Sumitomo Corporation has signed an MoU with H2Pro, an Israeli renewable hydrogen production technology company, to jointly work towards commercial scale production of renewable hydrogen. Through this partnership, Sumitomo Corporation will support H2Pro’s demonstration experiment in Israel this year (200kg per day) as the first step towards the goal of achieving tonnes-per-day scale production of renewable hydrogen by 2024. The two companies will also consider joint manufacturing of renewable energy production equipment in the future.
A highly efficient, membrane-free water electrolysis method
Low efficiency in the electrolysis process can lead to high hydrogen production and operational costs, and is considered one of the main constraints impeding commercial scale production. H2Pro has developed a new method for water electrolysis, called Electrochemical, Thermally Activated Chemical water splitting (E-TAC). While oxygen and hydrogen are generated simultaneously in conventional electrolysis and require separation by a sequestration membrane (which requires precious metals and is therefore costly), the E-TAC method generates oxygen and hydrogen separately, which eliminates the need for the membrane in a simpler and more efficient process (~75% for conventional electrolysis vs 98.7% for the E-TAC method).
The electrochemical magic at the heart of the E-TAC system is based on a property of nickel(II) hydroxide (Ni(OH)2), a compound that is widely used in rechargeable electric batteries. When an anode is composed of Ni(OH)2, the arrival of hydroxide ions during cell operation produces a chemical reaction in which the Ni(OH)2 is converted into nickel oxyhydroxide (NiOOH) plus a quantity of free electrons that can flow to the cathode.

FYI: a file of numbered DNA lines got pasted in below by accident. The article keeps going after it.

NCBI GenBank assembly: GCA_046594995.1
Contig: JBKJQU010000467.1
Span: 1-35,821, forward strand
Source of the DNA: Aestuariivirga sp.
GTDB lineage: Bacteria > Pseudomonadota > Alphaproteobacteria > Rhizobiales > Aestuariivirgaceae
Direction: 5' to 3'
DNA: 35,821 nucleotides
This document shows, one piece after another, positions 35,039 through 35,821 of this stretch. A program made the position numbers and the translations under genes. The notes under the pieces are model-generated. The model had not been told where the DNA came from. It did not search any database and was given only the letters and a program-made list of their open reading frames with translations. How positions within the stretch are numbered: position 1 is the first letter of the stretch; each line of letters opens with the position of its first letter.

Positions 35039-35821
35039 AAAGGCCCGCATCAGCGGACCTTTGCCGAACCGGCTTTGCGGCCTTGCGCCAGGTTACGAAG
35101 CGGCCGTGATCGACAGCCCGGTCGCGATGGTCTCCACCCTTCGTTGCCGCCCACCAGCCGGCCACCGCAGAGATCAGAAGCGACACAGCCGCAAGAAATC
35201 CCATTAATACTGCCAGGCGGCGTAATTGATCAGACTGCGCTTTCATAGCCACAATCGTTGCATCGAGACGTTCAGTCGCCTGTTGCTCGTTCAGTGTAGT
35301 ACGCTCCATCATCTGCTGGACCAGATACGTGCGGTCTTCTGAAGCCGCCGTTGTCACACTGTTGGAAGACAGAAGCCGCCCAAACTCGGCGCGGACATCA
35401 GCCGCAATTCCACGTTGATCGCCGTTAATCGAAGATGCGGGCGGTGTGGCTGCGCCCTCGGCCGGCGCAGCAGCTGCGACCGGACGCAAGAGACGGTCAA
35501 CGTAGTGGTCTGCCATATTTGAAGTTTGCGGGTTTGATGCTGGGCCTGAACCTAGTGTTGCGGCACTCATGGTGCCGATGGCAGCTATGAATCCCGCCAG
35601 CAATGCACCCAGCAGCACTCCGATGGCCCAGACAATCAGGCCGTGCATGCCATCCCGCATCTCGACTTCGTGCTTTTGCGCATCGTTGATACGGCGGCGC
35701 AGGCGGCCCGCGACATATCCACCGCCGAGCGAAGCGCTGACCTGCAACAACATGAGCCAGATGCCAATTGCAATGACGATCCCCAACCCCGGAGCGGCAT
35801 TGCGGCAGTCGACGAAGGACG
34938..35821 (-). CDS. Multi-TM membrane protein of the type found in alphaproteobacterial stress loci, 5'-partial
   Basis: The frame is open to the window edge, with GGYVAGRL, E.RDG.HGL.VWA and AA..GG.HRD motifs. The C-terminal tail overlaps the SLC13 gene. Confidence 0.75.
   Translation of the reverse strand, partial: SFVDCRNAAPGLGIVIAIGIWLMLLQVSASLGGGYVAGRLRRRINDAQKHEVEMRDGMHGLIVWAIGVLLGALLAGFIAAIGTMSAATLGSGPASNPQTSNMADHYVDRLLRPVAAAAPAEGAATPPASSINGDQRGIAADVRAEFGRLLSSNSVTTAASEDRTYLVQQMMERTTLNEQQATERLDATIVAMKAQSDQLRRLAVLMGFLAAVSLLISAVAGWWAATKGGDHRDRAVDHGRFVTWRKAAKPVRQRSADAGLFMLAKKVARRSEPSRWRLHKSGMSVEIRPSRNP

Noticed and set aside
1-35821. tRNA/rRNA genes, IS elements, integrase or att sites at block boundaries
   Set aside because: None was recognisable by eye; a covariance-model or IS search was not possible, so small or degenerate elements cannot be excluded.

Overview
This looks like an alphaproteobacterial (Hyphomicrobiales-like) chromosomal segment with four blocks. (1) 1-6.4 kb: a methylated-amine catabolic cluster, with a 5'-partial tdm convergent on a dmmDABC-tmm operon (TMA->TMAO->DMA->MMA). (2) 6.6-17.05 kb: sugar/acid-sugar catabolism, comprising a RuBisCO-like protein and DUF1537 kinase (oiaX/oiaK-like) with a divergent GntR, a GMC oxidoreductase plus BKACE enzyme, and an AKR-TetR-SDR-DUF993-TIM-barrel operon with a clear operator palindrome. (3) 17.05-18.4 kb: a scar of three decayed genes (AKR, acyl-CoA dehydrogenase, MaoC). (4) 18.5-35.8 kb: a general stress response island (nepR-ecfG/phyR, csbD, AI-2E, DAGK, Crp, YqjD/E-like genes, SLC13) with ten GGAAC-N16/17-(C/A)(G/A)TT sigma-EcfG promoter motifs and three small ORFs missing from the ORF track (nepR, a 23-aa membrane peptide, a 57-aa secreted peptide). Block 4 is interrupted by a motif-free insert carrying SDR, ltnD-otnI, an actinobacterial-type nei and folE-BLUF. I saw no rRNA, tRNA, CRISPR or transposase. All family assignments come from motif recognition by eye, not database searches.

This reaction continues until the number of Ni(OH)2 molecules that can be readily converted to NiOOH starts to dwindle. When that point is reached in the E-TAC system, the circuit is interrupted and electric current ceases to flow. In that environment, the NiOOH molecules spontaneously break down into Ni(OH)2 and O2. This process is accelerated by increasing the temperature in the cell. For the bench-scale version, the step 1 and step 2 temperatures were 250° C and 950° C, respectively. When the Ni(OH)2 has been regenerated, circuit continuity is restored and hydrogen generation begins anewDescription of the E-TAC chemical process, from “Israeli Group Develops New Electrolysis Technology”, Ammonia Energy Association 8 October 2019
H2Pro’s evolution since 2019
H2Pro emerged from the Technion-Israel Institute of Technology and has expanded significantly since its establishment in 2019, having run two major funding rounds; a $22M Series A funding round in 2021 (led by Breakthrough Energy Ventures and Sumitomo’s Israeli venture capital arm IN Venture), and a further $75M funding round in 2022 (led by Yara, Horizon Ventures, Temasek and others).